A new study suggests that people who are sleep−deprived may be at a significant disadvantage when it comes to making important split−second, or “gut−feeling,” decisions. The researchers, who discovered this phenomenon by studying military cadets, say that deficits in this class of decision−making may put others at risk, whether you’re soldier or civilian.
A team at the University of Texas at Austin had cadets from West Point make quick decisions by having them perform tasks under two conditions: once when they were sleep−deprived and once when they had had adequate sleep. The tasks evoked a cognitive process called information−integration, which involves very fast, “gut−level” decisions. When the cadets were sleep−deprived their performance on the tasks dropped by 2.4%; when they were well−rested their performance increased by 4.3%. The researchers found that some participants shifted from the innate method to a slower, more deliberate method of decision−making known as a “rule−based” process. The participants who made this switch when they were sleep−deprived performed even more poorly on the tasks at hand.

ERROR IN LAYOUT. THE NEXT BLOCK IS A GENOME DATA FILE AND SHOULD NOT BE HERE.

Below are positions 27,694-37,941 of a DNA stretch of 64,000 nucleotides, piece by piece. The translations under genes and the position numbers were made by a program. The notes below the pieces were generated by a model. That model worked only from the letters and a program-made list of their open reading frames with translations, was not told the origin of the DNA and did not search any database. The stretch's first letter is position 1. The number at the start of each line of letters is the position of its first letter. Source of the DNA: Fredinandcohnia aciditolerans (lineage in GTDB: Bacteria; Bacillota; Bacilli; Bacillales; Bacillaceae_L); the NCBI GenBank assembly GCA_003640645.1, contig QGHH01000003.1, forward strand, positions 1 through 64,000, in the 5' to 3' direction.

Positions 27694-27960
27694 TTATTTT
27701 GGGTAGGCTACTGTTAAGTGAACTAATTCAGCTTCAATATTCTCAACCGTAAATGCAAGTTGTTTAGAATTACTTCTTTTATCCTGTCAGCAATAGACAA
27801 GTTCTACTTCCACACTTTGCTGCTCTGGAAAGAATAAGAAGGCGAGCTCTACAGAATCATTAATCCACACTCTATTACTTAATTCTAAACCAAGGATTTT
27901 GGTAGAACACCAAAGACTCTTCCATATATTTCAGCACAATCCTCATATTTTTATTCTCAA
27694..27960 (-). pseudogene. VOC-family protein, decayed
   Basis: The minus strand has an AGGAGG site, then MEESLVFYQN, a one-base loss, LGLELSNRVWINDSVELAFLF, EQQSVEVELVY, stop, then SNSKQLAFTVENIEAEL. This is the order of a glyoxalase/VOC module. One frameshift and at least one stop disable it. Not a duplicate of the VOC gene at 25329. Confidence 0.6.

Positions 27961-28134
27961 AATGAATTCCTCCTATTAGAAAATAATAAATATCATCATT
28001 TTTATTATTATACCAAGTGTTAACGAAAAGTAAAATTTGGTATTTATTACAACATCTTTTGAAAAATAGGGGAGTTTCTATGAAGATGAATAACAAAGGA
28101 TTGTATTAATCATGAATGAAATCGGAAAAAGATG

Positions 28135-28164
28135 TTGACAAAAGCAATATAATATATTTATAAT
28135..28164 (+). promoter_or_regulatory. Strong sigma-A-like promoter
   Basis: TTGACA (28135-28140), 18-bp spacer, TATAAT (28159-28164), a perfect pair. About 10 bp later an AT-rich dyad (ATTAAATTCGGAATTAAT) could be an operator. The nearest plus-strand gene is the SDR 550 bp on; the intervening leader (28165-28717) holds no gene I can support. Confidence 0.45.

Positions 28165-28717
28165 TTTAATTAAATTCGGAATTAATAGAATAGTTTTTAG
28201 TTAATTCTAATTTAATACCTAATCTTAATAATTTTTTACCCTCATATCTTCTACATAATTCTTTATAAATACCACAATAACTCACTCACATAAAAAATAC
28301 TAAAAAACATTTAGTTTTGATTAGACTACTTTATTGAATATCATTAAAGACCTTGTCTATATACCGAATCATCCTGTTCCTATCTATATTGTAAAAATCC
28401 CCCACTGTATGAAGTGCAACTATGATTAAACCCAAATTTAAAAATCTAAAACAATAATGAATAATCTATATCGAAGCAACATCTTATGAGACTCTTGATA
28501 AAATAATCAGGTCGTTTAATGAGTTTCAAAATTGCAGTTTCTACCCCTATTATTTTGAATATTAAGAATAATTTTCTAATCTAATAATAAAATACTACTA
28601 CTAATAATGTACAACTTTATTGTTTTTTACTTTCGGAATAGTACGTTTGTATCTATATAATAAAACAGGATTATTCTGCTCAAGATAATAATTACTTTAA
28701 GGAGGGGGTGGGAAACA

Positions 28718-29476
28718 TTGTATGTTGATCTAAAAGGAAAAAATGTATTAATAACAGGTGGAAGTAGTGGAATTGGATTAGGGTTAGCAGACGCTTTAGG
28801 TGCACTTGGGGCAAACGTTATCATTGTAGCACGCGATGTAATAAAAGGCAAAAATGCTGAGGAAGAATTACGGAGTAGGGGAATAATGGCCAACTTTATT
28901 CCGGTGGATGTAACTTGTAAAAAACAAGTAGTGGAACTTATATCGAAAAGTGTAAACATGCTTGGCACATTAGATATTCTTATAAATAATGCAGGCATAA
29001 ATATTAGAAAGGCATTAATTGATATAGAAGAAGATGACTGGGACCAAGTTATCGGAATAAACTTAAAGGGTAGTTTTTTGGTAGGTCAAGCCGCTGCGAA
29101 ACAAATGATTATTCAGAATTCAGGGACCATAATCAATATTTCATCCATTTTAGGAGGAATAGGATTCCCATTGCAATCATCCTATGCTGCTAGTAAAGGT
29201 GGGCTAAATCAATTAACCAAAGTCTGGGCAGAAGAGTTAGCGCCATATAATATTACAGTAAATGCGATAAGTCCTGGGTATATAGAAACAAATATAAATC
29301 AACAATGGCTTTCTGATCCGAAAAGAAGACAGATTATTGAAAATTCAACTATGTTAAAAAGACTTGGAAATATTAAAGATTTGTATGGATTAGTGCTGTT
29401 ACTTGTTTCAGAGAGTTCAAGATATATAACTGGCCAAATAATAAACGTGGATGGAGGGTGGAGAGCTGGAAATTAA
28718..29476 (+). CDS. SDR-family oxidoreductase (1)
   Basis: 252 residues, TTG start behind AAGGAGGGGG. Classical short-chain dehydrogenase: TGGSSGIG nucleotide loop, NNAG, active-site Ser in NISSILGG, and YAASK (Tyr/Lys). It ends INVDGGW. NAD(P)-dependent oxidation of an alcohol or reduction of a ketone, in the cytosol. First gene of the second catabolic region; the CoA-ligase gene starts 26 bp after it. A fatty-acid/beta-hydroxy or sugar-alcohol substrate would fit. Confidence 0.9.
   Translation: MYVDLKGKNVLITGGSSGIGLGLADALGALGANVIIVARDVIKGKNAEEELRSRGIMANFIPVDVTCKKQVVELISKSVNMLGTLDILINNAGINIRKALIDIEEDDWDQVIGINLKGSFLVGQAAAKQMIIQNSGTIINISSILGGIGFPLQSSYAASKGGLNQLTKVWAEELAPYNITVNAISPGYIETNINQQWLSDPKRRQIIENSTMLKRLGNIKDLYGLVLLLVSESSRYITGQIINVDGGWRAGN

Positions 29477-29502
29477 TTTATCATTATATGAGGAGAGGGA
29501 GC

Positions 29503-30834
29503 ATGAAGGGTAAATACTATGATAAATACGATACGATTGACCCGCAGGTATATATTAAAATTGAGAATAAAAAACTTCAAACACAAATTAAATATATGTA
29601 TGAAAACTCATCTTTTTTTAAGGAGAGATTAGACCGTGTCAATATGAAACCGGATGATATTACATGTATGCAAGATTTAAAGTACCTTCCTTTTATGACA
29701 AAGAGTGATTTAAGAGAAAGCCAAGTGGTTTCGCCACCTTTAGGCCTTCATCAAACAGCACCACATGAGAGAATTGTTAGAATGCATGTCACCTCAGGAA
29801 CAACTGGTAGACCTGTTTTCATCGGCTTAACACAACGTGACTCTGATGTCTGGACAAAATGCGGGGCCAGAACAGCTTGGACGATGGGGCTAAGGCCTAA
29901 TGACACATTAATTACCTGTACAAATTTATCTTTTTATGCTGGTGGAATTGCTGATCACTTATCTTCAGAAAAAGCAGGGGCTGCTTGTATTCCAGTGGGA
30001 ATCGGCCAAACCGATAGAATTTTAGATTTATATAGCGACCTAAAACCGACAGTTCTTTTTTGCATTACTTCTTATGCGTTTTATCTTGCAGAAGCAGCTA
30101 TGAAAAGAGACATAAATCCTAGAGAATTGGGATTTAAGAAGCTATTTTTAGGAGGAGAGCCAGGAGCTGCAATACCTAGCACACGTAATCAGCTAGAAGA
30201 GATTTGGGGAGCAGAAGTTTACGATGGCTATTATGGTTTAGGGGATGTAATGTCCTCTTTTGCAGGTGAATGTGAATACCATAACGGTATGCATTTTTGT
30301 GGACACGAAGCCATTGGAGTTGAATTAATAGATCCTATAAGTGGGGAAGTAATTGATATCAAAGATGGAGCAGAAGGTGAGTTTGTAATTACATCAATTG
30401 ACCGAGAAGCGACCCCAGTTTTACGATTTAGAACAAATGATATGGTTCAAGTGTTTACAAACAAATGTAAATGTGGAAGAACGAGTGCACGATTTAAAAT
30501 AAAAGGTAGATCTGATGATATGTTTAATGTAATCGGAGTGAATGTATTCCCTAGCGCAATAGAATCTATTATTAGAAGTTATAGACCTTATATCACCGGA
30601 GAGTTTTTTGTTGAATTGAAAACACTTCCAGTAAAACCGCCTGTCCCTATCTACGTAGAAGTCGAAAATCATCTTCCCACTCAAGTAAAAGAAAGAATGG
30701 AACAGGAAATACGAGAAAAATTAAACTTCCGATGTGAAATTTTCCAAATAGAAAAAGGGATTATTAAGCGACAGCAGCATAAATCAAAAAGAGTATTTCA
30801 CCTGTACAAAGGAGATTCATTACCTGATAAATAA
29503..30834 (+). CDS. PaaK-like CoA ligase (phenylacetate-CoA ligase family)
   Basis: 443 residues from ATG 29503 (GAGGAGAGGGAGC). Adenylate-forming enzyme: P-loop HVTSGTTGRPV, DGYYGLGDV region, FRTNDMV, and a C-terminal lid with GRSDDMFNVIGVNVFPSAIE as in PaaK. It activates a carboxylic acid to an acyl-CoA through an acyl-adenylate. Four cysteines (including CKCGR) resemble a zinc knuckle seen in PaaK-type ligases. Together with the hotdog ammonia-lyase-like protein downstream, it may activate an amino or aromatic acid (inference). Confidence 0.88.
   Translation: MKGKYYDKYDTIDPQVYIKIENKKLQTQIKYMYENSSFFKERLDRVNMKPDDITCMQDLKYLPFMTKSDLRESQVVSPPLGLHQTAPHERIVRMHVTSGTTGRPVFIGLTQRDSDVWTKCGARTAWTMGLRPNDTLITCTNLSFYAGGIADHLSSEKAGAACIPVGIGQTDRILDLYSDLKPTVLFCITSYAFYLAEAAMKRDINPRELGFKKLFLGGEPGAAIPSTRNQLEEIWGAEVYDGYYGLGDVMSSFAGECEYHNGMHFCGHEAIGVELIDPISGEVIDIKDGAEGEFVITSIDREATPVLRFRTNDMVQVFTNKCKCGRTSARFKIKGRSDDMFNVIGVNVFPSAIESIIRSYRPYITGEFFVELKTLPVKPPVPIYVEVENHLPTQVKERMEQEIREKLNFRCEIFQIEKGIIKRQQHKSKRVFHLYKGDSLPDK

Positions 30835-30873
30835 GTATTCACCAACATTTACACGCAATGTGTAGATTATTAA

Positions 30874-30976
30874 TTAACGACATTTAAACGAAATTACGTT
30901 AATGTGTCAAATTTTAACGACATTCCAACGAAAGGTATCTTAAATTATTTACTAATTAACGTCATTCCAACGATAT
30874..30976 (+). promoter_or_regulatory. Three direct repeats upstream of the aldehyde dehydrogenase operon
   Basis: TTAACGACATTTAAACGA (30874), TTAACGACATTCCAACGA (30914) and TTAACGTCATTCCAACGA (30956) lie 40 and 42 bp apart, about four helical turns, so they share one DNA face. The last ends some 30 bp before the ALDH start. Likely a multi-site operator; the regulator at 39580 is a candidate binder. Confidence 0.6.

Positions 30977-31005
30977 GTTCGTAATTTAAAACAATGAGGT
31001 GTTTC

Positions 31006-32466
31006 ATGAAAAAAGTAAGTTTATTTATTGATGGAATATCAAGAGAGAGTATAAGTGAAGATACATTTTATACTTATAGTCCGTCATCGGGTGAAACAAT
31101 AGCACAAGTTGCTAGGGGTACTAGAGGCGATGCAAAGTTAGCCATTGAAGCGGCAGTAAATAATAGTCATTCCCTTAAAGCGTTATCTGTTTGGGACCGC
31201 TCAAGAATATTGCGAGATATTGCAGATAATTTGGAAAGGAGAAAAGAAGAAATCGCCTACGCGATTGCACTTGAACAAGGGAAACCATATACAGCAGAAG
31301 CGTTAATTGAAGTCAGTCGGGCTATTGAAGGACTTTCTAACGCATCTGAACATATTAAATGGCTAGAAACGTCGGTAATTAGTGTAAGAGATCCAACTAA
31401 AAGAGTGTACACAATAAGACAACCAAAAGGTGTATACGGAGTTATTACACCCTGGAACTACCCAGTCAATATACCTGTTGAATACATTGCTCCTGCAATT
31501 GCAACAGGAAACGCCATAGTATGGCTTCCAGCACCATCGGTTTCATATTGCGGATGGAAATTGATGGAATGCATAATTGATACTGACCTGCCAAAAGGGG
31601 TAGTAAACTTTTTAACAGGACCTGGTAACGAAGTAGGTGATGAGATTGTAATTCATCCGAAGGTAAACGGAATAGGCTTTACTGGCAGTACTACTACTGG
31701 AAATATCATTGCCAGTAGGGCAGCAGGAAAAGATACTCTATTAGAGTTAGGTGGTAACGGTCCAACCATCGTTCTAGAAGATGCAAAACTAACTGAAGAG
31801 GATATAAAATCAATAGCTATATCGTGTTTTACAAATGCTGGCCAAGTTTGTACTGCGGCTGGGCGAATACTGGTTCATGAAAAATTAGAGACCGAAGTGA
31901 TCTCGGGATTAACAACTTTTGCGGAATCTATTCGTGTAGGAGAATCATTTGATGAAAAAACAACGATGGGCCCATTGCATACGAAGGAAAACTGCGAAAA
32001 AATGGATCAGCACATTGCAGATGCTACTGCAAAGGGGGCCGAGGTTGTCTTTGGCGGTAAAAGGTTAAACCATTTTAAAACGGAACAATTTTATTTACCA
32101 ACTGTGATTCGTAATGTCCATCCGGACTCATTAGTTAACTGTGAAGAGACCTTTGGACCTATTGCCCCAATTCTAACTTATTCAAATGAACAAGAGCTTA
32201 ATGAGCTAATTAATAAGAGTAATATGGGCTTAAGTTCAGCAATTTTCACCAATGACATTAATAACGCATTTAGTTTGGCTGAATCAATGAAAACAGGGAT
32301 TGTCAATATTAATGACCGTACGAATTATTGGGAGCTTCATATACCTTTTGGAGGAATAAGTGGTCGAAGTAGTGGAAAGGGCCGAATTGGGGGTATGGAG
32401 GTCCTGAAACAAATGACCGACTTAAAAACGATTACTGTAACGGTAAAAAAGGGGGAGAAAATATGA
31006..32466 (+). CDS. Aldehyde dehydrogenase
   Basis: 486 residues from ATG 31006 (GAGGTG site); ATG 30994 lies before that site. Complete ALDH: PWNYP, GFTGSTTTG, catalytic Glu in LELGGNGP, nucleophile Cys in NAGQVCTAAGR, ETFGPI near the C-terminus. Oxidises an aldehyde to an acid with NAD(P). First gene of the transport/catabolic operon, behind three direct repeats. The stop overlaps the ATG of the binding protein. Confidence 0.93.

The authors point out that there are many professions, like firefighters and police officers, in which making very rapid decisions about critical situations is commonplace and crucial.
Though the numbers may not sound significant, the researchers say that the difference could well affect critical, life−or−death situations. Study author Todd Maddox says that “[i]t's important to understand this domain of procedural learning because information−integration — the fast and accurate strategy — is critical in situations when soldiers need to make split−second decisions based about whether a potential target is an enemy soldier, a civilian or one of their own.”